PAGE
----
Philadelphia’s police and fire departments did not have to suffer through the tragedy of a new line-of-duty death during the 12-month period between May 2013 and April of this year.
Yet, they added a new name to the city’s Living Flame Memorial nonetheless. Detective Gerard W. Traynor was added to the engraved markers that surround the monument in Franklin Square. On May 6, top city officials joined rank-and-file police and firefighters and their loved ones in paying tribute to Traynor along with 556 others who have lost their lives in the line of duty during the city’s recorded history.
Traynor died on June 21, 1987, from a job-related heart attack. He was 41 years old and served the police department for 16 years. His widow, Lucille; son, Gerard Jr., and daughter, Joann, placed flowers at the memorial as did Mayor Michael Nutter, Police Commissioner Charles Ramsey and Fire Commissioner Lloyd Ayers.
“On this solemn occasion, we remember our fallen police officers and firefighters who selflessly gave their lives serving and protecting the citizens of our city,” Nutter said. “It is with enduring gratitude that we will never forget their sacrifices. We offer our deepest sympathy to all of the families who have lost their loved ones — a wife, husband, son, daughter, father or mother — in the line of duty. The City of Philadelphia is forever in their debt.”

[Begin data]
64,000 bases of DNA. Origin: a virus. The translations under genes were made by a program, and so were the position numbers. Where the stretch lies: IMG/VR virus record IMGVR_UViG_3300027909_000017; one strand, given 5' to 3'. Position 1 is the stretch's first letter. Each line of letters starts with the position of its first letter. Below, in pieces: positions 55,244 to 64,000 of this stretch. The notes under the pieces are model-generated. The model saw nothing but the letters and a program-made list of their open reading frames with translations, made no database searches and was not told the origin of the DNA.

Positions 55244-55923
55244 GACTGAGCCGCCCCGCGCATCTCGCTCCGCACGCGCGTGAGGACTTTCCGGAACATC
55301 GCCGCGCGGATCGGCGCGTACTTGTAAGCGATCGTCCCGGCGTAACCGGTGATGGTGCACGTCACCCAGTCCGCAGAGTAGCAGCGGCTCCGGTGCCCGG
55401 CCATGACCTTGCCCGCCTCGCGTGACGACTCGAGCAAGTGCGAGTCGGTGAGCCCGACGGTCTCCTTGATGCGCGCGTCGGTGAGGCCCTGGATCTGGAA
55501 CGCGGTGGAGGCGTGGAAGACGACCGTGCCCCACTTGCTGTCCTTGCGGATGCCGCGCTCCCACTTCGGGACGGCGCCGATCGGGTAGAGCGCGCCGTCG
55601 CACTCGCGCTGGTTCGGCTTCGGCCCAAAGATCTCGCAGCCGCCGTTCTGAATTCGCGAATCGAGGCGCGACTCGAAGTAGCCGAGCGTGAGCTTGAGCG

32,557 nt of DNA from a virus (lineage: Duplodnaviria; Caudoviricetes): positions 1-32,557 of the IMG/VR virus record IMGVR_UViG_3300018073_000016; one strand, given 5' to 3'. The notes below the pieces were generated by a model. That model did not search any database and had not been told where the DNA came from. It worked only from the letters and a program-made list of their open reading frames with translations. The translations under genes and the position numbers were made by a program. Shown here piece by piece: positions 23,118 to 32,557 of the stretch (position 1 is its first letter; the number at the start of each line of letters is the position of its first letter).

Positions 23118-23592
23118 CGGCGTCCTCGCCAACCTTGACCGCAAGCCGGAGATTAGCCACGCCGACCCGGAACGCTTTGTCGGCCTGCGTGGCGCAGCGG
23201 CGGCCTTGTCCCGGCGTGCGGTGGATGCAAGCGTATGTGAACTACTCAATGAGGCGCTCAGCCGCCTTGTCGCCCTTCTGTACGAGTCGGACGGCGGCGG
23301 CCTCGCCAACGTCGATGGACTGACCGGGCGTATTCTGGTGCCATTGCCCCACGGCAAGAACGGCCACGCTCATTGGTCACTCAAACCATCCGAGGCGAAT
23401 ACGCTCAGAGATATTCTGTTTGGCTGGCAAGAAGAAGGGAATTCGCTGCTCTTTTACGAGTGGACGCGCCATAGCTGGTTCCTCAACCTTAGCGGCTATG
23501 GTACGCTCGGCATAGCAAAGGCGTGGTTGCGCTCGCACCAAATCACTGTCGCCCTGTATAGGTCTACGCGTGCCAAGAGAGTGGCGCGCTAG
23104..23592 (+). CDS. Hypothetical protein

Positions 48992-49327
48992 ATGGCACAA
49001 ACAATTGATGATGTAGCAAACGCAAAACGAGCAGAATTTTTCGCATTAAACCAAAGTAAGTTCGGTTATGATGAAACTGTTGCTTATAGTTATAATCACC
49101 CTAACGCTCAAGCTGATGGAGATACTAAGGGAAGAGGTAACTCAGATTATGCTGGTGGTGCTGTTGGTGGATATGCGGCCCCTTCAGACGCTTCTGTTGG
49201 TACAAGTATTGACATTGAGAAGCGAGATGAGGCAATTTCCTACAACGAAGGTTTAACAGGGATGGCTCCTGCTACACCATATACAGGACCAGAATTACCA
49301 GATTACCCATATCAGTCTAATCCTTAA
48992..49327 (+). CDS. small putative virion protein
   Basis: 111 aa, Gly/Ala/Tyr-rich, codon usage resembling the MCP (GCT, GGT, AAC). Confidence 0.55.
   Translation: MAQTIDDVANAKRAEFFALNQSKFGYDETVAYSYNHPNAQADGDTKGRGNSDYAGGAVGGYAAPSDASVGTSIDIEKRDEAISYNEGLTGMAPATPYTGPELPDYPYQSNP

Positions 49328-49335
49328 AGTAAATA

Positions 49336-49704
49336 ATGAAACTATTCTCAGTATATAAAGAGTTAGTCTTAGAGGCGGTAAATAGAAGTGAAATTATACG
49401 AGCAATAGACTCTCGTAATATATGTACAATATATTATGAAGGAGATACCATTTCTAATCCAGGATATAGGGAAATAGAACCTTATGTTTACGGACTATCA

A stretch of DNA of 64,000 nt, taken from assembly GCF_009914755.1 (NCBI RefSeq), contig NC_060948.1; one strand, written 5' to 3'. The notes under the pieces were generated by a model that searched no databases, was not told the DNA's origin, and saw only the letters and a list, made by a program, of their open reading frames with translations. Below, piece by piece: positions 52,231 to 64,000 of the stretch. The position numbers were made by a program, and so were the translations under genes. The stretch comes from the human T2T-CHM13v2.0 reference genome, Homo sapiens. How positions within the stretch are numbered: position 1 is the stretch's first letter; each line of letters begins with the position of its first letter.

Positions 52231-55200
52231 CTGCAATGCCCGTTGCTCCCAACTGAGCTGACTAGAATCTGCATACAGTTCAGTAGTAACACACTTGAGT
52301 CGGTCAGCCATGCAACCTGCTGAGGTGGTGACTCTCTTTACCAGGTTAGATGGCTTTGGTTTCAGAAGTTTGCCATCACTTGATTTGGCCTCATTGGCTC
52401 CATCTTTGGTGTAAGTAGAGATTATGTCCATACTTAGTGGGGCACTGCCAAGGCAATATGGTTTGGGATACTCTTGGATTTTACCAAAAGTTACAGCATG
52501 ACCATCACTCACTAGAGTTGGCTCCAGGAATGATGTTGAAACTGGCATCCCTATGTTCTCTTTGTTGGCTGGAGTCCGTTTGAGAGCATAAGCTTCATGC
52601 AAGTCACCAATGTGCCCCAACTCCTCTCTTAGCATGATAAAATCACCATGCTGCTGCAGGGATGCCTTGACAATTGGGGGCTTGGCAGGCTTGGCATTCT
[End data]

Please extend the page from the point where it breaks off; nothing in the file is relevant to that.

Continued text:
The most recent line-of-duty death in either department occurred on April 6, 2013, when fire Capt. Mike Goodwin, a Parkwood resident, perished in a blaze at a South Philadelphia fabric store. His name was added to the memorial last May.
Traynor was assigned to the Northwest Detective Division at the time of his death. One day before his passing, he rushed to the aid of a fellow detective in an effort to foil the escape of an aggressive prisoner. Traynor’s co-worker was under attack when the detective intervened. Traynor engaged in the violent confrontation and helped to subdue the prisoner. Traynor subsequently suffered a heart attack.
During last week’s ceremony, vocalist Kevonna Venable sang The Star-Spangled Banner, while the Philadelphia Police and Fire Pipes and Drums performed a poignant musical tribute along with the Police Department Honor Guard and the Police and Fire Department Buglers. Trained white doves were released at the conclusion to symbolically honor the fallen officers’ and firefighters’ ultimate sacrifice.
The Living Flame Memorial Service coincided with National Police Week. The annual commemorance began in 1962 and includes a Blue Mass at Holy Family University, as well as ceremonies at the national memorial in Washington, D.C. ••